Crossing the Great Divide

You can get there from here – but it isn't easy. That's the experience of pedestrians moving between downtown Vancouver and the Vancouver National Historic Reserve.

Interstate 5 currently divides the city, with a crossing at Evergreen Boulevard and the recently-completed Land Bridge over Highway 14 the only pedestrian access points between downtown and the green spaces and businesses located at Fort Vancouver.

However, with the proposed Community Connector project, these two integral parts of the city may be finally integrated once more.

Rebirth of an idea              

A 7th Street pedestrian bridge over I-5 has been discussed for over a decade, however, funding has never been available, said Matt Ransom, transportation planning manager for the city of Vancouver. Today, as part of the larger Columbia River Crossing project, there is a chance to not only get a 7th Street bridge, but a two-block wide "Community Connector" as well.

Currently, the CRC proposal calls for three acres to be set aside at the Vancouver Historic Reserve's western edge, a move that puts the freeway disconcertingly close to the old Post Hospital and other historic buildings. The construction of the Community Connector serves as required mitigation by Federal law for the CRC's property, noise and environmental impacts.

But more than just mitigation, reconnecting downtown Vancouver with the Reserve would be a "substantial economic development driver," according to Elson Strahan, president and CEO of the Fort Vancouver National Trust. As Strahan pointed out, the Reserve receives about one million visitors per year, while downtown Vancouver has its own set of patrons.

"Visitors and business owners would benefit by letting these two flows integrate," Strahan said.

Ransom agreed.

"Development may pop up in unanticipated ways to support activity on the connector corridor," Ransom said.

It's the concrete – and a whole lot more       

The result of a design competition held last year, the proposed Community Connector is the brainchild of Seattle-based landscape architectural firm Gustafson Guthrie Nichol Ltd., Portland-based Allied Works Architecture and Kevin Acosta, a civil structural engineer who works for New York-based Arup, a global engineering consulting firm.

The winning design envisions a two-block expanse of walkways, green spaces, trees and other native plants, including a reflecting pond and sculptural pieces that reflect the natural geology of the area.

On the west side, the central walkway of the Community Connector would lie outside the new Main Library of the Fort Vancouver Regional Library District, currently under construction; on the east, it would lead people naturally to the Reserve's parade ground and Post Hospital.

One of the major challenges in creating the design, said Allied principal Kyle Lommen, was to create an attractive pedestrian experience, while extending the design to include the experience of motorists passing underneath. To this end, the proposed tunnel resembles more of a grotto that reflects Washington state's volcanic geology, with natural light provided by two transparent fissure walls allowing the sunshine from above to filter below.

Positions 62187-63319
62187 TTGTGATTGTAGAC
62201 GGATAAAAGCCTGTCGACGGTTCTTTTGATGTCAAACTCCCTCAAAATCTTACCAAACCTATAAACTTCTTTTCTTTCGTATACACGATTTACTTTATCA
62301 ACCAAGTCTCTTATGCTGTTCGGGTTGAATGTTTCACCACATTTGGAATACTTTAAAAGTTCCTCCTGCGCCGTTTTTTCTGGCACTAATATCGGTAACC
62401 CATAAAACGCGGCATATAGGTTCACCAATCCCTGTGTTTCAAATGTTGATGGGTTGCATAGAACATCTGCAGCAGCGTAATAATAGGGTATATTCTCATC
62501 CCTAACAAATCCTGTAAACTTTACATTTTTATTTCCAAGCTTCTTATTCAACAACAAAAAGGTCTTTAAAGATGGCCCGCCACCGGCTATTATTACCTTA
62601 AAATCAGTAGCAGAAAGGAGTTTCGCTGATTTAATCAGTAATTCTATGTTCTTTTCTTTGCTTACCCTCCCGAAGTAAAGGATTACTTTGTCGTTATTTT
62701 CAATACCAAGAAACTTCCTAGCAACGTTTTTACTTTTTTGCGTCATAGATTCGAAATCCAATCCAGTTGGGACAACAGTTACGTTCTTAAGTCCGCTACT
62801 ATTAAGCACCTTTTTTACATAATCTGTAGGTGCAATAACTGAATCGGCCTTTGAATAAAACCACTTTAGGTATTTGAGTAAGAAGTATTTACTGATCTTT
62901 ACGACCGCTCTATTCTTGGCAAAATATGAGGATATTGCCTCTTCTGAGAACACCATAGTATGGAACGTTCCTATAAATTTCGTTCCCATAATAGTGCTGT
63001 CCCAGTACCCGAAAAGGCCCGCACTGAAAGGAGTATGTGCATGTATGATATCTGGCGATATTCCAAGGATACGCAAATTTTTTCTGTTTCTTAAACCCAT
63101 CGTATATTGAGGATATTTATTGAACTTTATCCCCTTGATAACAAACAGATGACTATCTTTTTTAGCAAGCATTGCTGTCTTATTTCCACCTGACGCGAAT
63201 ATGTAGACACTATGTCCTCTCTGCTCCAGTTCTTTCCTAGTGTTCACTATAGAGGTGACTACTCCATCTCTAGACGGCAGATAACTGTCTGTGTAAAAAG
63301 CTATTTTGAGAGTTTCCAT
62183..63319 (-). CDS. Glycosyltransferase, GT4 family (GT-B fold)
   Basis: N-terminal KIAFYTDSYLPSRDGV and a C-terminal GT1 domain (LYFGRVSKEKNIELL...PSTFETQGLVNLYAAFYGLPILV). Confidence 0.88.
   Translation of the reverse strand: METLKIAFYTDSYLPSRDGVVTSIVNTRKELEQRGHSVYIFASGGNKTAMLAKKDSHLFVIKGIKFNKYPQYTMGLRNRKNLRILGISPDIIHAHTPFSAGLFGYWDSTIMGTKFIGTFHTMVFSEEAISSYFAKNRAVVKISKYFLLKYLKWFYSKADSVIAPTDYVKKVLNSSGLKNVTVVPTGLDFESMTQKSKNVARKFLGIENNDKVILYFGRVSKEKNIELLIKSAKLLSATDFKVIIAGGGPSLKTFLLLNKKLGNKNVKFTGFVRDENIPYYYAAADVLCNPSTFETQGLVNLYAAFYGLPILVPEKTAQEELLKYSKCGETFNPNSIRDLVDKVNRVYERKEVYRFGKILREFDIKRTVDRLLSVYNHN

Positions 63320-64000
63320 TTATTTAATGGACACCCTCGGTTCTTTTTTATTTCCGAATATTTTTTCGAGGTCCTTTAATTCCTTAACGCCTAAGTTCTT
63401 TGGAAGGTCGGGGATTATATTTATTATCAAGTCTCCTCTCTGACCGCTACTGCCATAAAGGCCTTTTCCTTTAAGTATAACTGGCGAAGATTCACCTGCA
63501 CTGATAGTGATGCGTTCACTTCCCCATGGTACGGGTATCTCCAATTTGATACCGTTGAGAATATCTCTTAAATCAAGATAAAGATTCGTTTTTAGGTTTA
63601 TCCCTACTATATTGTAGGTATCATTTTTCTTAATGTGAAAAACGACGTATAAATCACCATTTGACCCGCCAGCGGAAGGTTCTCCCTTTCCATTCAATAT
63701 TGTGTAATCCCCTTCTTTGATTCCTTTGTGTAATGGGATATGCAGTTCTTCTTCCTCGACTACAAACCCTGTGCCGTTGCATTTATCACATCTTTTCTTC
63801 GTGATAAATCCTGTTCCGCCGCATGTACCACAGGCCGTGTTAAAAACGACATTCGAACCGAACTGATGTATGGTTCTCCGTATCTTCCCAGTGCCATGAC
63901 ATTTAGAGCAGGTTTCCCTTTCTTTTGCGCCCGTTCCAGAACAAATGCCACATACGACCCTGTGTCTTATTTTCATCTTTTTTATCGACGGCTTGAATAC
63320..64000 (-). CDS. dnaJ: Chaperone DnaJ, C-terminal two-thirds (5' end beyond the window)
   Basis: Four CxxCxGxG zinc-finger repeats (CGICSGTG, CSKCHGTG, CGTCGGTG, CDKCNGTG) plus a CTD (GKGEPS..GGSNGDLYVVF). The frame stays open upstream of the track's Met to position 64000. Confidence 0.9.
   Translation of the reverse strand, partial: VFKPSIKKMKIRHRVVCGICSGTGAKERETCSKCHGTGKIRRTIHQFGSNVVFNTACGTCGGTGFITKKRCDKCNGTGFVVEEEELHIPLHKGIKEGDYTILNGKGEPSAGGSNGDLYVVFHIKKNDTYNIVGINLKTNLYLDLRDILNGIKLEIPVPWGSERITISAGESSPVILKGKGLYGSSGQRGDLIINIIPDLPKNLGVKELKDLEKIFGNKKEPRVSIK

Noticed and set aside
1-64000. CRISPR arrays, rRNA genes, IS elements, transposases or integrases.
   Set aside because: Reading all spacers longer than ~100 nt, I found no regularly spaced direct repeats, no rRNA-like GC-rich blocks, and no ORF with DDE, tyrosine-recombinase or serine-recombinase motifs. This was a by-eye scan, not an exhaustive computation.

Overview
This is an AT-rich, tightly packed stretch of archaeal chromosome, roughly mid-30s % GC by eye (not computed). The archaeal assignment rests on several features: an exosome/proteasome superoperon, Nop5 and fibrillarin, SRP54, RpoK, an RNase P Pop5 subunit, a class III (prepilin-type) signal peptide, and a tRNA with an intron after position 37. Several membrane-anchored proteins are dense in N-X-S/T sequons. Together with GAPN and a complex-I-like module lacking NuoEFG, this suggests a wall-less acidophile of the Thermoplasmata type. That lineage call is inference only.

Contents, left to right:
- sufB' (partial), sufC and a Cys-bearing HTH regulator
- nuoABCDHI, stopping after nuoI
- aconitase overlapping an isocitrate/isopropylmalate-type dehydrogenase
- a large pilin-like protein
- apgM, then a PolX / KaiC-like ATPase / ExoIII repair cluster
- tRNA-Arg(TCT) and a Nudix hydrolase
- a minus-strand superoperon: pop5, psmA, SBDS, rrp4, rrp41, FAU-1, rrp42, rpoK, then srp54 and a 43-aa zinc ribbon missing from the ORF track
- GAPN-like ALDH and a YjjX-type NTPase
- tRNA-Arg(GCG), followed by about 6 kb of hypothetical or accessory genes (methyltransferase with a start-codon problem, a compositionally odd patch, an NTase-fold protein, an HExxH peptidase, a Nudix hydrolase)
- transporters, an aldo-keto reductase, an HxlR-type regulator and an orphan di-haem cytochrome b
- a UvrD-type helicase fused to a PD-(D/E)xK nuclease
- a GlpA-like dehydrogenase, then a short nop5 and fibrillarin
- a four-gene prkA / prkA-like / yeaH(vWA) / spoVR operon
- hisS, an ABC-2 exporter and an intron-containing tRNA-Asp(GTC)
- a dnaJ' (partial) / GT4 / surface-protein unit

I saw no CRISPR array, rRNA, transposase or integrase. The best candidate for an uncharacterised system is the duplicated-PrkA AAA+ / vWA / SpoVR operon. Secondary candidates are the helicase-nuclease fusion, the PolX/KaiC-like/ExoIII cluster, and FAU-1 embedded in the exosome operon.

Stepped earth plates will accommodate the soil, plants and walkways. Jennifer Guthrie, director at Gustafson Guthrie Nichol, said the project involves interesting grading and topology puzzles. Providing sufficient clearance for freeway traffic as well as adequate soil depth for mature trees was another logistical challenge, Guthrie said.

The key to solving these puzzles, said Acosta, lies in creating a "voided biaxial slab" with a "migrating deck." In lay terms, this is a structure with a two-way spanning slab with weight-reduction features.

According to Acosta, the structure will be 790 feet north to south and 250 feet from one side of I-5 to the other. The structural depth will average three feet, of which the deck is 10 inches deep and the rest consists of support beams oriented in two oblique (slanting) directions. The support beams will be a foot thick, spaced roughly 10 feet apart. Because the structure will be built in sections, said Guthrie, impact on I-5 traffic should be minimal, requiring single-lane closures during the construction process.

A lot remains to be done  

Guthrie stressed that the design was just a proposal. She indicated that they wanted to get the public's feedback to ensure it was the right approach for their city. "It's an entry point for the state," Guthrie said, "but it's also a functioning piece for Vancouver as well."

With funding, as well as the final design of the CRC still very much in doubt, the Community Connector remains a proposal waiting to be integrated into the overall CRC process. No groundbreaking or actual work is expected to happen for at least one to two years. But for those who have a long-term perspective, the project engenders hope and excitement.

"The construction of the CRC bridge and connectors will provide exceptional long-term benefits over the next 50 to 100 years," Strahan said.